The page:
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Whitney Elementary School debuts after-school program for families in need

Whitney Elementary School opened a new after-school program last month to help its most vulnerable students and their families.

Village of Hope Las Vegas provides a safe environment for 20 students from
3:30 to 6:30 p.m. Monday through Friday in a neighborhood riddled with crime and poverty.

About 85 percent of Whitney’s students are homeless. The school, 5005 Keenan Ave., has food and clothing pantries for families and provides financial assistance with utility bills, among other programs.

Students who may have spent their afternoons “home” alone or on the street can get a meal, receive tutoring and learn new skills such as martial arts or gardening.

And the school doesn’t stop when kids move to secondary schools. Entire families are adopted into the program and may continue to use it throughout high school.

Debbie Parks, a single mother with two boys, works until 5 p.m. and said she was happy her family was chosen.

“It seems like a great program so far, and the kids like it,” Parks said. “They did their homework, which is good, because you don’t have to worry about it, and they helped him.”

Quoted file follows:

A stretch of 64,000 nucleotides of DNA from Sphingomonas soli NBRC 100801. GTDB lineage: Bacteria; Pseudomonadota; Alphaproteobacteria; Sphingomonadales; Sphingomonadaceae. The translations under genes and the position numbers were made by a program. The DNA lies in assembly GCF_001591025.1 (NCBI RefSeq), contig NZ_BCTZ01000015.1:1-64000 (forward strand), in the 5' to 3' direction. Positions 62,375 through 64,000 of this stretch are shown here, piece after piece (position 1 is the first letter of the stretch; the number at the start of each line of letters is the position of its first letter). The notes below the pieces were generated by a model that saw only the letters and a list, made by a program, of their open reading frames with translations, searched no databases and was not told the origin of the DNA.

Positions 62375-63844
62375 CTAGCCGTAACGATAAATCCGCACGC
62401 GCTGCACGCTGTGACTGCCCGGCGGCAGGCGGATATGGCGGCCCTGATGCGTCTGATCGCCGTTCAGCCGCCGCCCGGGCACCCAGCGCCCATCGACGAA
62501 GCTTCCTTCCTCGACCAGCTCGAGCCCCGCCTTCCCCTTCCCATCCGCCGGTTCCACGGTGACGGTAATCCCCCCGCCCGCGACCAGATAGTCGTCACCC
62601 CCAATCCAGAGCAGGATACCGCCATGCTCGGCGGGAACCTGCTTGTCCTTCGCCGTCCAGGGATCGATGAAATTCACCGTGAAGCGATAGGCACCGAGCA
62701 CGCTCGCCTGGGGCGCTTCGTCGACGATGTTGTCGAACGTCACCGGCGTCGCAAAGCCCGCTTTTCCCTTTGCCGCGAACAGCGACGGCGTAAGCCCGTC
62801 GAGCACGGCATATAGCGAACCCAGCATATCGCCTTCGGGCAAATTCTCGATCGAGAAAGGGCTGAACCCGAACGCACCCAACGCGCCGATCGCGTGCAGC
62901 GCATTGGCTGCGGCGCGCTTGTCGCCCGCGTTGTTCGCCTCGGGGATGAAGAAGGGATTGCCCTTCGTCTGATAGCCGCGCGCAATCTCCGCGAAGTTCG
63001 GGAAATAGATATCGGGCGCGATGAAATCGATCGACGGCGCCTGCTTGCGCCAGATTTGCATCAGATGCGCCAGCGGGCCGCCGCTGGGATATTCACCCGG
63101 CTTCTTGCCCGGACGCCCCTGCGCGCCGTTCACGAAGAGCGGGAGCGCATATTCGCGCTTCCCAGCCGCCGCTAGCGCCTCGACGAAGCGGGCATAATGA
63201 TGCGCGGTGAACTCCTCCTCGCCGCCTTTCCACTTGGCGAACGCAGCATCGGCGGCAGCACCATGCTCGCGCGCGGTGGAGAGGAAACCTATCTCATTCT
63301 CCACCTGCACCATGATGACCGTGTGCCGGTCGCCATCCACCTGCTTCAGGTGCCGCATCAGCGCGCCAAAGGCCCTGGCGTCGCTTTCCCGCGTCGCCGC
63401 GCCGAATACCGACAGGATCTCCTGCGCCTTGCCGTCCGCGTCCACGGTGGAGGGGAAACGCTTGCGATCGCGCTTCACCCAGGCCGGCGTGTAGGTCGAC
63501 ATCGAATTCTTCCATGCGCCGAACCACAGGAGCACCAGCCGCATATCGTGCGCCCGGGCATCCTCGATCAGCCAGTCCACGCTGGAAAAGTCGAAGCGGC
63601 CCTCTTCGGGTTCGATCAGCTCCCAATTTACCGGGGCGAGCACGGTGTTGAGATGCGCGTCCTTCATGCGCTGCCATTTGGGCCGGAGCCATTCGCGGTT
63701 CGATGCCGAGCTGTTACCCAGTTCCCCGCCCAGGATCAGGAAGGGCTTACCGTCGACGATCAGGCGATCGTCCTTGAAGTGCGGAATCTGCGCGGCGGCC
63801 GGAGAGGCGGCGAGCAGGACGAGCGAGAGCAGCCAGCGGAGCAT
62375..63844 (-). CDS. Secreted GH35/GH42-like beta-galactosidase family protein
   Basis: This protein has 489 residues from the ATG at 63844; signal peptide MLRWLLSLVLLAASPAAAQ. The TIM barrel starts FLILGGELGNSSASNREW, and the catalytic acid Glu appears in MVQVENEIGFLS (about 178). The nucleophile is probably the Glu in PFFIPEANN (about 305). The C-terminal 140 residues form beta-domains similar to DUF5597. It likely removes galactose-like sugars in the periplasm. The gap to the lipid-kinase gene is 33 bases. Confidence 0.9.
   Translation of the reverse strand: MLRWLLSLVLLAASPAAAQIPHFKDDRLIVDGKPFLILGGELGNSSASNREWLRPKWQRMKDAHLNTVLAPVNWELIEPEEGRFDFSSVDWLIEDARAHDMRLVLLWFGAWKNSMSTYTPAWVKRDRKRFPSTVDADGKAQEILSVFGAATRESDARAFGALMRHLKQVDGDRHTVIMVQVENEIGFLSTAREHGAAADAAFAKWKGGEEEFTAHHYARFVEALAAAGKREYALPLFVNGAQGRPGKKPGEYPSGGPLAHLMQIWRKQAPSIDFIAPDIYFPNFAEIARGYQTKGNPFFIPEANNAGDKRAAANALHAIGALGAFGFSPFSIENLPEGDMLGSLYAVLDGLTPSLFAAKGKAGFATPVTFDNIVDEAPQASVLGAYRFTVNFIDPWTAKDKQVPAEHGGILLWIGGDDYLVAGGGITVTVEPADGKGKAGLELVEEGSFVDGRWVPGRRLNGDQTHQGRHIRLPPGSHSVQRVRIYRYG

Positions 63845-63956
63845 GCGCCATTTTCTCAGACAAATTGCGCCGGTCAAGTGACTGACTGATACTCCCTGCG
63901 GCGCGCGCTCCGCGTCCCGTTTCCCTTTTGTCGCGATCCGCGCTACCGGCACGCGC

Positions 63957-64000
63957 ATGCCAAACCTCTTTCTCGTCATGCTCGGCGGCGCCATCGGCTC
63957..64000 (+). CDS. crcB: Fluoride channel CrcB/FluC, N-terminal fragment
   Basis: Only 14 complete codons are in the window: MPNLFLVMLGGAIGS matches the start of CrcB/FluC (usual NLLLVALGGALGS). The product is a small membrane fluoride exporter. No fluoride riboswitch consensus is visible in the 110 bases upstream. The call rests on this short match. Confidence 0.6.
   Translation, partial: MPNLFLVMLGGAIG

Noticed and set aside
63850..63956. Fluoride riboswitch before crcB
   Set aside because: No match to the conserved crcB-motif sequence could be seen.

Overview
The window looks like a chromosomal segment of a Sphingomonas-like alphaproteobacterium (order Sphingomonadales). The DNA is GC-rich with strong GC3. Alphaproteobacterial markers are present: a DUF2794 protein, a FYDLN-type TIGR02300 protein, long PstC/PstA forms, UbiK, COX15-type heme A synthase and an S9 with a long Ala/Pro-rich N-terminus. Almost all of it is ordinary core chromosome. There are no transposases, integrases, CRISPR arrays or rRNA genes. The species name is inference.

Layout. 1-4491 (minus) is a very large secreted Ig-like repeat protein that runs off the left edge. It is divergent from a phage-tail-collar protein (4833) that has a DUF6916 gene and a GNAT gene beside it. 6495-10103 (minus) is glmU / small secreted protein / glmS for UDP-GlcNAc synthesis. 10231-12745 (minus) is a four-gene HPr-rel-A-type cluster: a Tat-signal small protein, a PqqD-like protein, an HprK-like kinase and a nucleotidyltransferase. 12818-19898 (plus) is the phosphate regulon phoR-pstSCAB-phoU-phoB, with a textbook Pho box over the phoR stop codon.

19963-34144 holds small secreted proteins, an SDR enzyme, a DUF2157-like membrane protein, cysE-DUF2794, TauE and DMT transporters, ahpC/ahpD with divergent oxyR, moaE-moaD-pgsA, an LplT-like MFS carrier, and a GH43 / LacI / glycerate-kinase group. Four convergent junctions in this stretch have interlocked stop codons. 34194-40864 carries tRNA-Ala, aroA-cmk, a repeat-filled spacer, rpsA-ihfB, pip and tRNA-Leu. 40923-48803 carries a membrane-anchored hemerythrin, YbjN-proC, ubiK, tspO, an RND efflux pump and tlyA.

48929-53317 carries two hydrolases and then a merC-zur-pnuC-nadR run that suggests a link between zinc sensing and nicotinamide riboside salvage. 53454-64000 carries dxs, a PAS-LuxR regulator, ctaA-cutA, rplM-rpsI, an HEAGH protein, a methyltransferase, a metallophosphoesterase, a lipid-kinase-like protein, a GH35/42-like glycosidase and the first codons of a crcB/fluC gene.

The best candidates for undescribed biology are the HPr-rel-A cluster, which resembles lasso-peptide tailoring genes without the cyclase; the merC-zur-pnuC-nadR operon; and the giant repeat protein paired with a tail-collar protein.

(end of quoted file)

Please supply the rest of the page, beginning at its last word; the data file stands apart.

Her youngest son, fifth-grader James, enjoyed the other aspects of the program.

“I like the activities and that we get dinner,” he said.

Village of Hope was the vision of Whitney principal Sherrie Gahn, who got some help from Gov. Brian Sandoval, who toured the school last year. Sandoval put Gahn in contact with his wife, Kathleen, a program director for Children’s Cabinet, a nonprofit group in Reno that helps youths and families.

Kathleen Sandoval, Gahn and other community partners collaborated to create the Village. The program is incorporated under Children’s Cabinet for the time being, but Gahn said it eventually will become its own nonprofit organization.

The Village’s only full-time employee is program coordinator Sherita Diaz. She was a former coordinator and case manager for Children’s Cabinet and was recommended by Kathleen Sandoval to run the program at Whitney.

“This was great,” Diaz said. “We both want to do the same thing. We both have passion for these kids.”

Gahn handpicked each family for the program based on their struggles at school and at home.

“They were selected because we felt they could fall through the cracks,” Gahn said. “We’re hoping that this helps them build self-esteem and helps them feel that education is important.”

Diaz makes weekly contact with the families to stay current on their situations.

“We figure out what their needs are, what their concerns are and set goals to work toward,” Diaz said. “The ultimate goal is to have a Village of Hope in every area of the city to be able to serve all schools.”

For more information, visit villageofhopelv.org.

Contact View education reporter Jeff Mosier at jmosier@viewnews.com or 224-5524.

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